Photo of Halkin

Review by Fiona Duncan, published 8th March 2009.

Can a hotel corridor be seductive? It could here. Leave the lift and you navigate a graceful arc of what looks like pleated slate (in fact black-painted vertical strips of wood) in which bedroom doors are all but invisible, identified only by a protruding handle and a discreet number. In a city centre hotel of just 41 rooms, built on a former parking lot, these gently curving walls give an impression of infinite length and create a mood of calm.

More than the Halkin's airy lobby, more than its soft-shoed, Armani-clad staff, the corridors define its atmosphere. You will tread softly here, your voice dropping to a whisper. Even when the hotel is full, it feels unhurried and those anonymous doors, some with red dots of light denoting "do not disturb", speak silently of privacy, contentment and calm amid the storm.

The Halkin (or "Halkin" as we are now told to say) remains, after 16 years, effortlessly chic. More than ever, those casting about for a spoiling, glamorous London base should give it serious consideration. Its design-conscious approach is not for everyone, but now that the Connaught, Berkeley and Claridge's have added pulsating on-street bars full of girls in spike heels, the Ritz is crammed with visitors taking tea in pack-'em-in, get-'em-out-quick sittings, and the Dorchester is full of gold-spangled foreigners, where else do you turn for real class? Only Firmdale's hotels (Covent Garden, Haymarket, Charlotte Street) can even attempt to compete, though in a way they're more young and fun than timelessly stylish.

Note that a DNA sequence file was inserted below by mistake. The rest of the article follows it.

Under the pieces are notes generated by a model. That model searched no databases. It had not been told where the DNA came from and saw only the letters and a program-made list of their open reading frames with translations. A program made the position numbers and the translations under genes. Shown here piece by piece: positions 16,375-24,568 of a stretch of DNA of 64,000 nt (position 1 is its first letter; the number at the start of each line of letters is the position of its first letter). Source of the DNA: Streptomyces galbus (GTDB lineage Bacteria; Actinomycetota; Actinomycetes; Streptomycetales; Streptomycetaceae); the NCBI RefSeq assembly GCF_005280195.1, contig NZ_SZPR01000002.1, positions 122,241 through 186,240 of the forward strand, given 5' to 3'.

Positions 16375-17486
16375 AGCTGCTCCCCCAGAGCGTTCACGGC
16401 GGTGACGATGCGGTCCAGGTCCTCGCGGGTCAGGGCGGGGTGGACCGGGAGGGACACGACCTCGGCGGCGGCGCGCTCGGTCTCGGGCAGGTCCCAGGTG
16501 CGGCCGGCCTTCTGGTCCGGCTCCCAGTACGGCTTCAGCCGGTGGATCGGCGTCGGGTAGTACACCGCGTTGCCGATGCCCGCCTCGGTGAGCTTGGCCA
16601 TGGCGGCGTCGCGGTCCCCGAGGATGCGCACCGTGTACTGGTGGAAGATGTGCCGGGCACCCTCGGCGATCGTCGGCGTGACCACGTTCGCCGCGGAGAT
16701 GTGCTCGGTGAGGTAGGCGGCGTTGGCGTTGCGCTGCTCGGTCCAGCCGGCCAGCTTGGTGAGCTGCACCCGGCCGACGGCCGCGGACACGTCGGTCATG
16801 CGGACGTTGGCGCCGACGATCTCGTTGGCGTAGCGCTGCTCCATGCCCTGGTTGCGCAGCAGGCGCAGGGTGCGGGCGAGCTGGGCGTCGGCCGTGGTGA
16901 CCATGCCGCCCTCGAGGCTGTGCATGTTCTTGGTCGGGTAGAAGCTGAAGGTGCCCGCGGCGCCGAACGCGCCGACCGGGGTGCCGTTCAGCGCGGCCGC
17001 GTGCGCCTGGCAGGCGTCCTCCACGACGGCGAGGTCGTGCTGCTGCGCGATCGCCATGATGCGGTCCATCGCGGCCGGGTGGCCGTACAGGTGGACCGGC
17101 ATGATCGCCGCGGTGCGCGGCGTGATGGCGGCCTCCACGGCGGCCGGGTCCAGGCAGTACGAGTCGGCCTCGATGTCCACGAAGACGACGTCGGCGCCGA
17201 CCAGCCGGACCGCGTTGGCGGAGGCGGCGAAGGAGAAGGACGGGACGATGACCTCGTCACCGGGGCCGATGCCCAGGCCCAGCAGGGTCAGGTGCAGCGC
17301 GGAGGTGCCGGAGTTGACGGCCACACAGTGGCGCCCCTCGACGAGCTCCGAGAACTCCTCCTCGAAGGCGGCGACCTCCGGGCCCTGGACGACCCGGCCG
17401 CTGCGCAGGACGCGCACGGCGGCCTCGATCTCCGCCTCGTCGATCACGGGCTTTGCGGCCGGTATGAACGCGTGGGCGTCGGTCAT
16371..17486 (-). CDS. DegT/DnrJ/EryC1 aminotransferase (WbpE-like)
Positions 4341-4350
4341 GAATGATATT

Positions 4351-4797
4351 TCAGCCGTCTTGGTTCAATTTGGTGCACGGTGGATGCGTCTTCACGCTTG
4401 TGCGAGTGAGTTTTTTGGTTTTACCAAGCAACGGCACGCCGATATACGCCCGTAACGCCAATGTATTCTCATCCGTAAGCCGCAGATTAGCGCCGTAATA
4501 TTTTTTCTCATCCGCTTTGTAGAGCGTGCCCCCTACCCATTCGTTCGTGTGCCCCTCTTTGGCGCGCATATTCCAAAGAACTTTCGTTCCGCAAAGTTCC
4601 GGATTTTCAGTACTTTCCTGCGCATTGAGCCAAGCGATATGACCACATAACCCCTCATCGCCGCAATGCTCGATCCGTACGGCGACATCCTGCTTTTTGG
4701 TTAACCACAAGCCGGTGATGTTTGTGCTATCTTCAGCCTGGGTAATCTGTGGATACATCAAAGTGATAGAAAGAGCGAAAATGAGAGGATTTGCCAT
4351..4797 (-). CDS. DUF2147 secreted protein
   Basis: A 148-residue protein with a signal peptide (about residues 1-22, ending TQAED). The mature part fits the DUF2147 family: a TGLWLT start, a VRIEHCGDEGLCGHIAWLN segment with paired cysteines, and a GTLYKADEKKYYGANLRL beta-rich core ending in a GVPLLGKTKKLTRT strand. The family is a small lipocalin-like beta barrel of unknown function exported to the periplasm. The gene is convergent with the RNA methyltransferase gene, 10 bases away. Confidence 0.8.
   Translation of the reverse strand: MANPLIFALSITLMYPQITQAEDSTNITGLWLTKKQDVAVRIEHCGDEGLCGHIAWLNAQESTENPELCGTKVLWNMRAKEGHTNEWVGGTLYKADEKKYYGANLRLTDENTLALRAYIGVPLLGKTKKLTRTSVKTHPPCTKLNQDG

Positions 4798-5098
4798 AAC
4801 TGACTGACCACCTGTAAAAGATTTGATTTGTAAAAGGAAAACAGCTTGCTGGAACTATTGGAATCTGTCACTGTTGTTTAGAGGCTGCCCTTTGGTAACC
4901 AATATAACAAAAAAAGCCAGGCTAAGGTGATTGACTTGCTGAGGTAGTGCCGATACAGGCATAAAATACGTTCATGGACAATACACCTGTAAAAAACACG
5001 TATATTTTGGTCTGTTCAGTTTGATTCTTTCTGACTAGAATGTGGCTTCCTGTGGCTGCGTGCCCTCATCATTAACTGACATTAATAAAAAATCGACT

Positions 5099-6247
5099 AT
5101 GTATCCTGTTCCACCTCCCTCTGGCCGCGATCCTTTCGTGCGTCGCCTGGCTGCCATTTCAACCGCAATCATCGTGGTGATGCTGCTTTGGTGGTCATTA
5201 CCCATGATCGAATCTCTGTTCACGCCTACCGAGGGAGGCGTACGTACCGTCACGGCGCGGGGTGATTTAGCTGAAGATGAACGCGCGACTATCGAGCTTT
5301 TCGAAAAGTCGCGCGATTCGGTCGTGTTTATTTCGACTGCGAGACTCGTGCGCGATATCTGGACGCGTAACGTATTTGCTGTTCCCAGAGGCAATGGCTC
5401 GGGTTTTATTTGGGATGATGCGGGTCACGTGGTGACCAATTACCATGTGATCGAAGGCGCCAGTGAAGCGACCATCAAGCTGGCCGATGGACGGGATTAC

Timelessly stylish exactly describes Halkin. It was conceived and created by Singapore-born retail mogul Christina Ong when she couldn't find a London hotel that suited her, and it became the first of her worldwide group of Como Resorts and Hotels, from Bhutan to Parrot Cay. Asian sensibilities are mixed with Milanese design; spaces flow one into another; bedrooms (deconstructed, apparently, along the same lines that Armani famously deconstructed the traditional men's suit) are pared down to white walls, warm veneers and pale cream fabrics. Bathrooms are heavy with marble and liberally equipped with Como Shambala products. Blinds close and lights dim at the press of a button.

I'm not entirely bouleversée. The Michelin-starred restaurant, Nahm, featuring authentic Thai dishes from expert chef Robert Thomson, is disappointingly bland, especially at lunchtime, and some bedrooms can feel too unadorned, verging on the corporate, for my English taste. And talking of English, while I love the unusual mood (for London) at Halkin, the hotel can hardly be said to echo its surroundings and give a sense of place. One guest apparently lives here almost full time; this wouldn't be for me but I would be happy to dip in whenever in need of Halkin's very particular brand of soothing service and quiet, contemplative style.

Halkin Street, SW1 (020 7333 1000; Doubles from £390 per night, including breakfast. Access possible for guests with disabilities.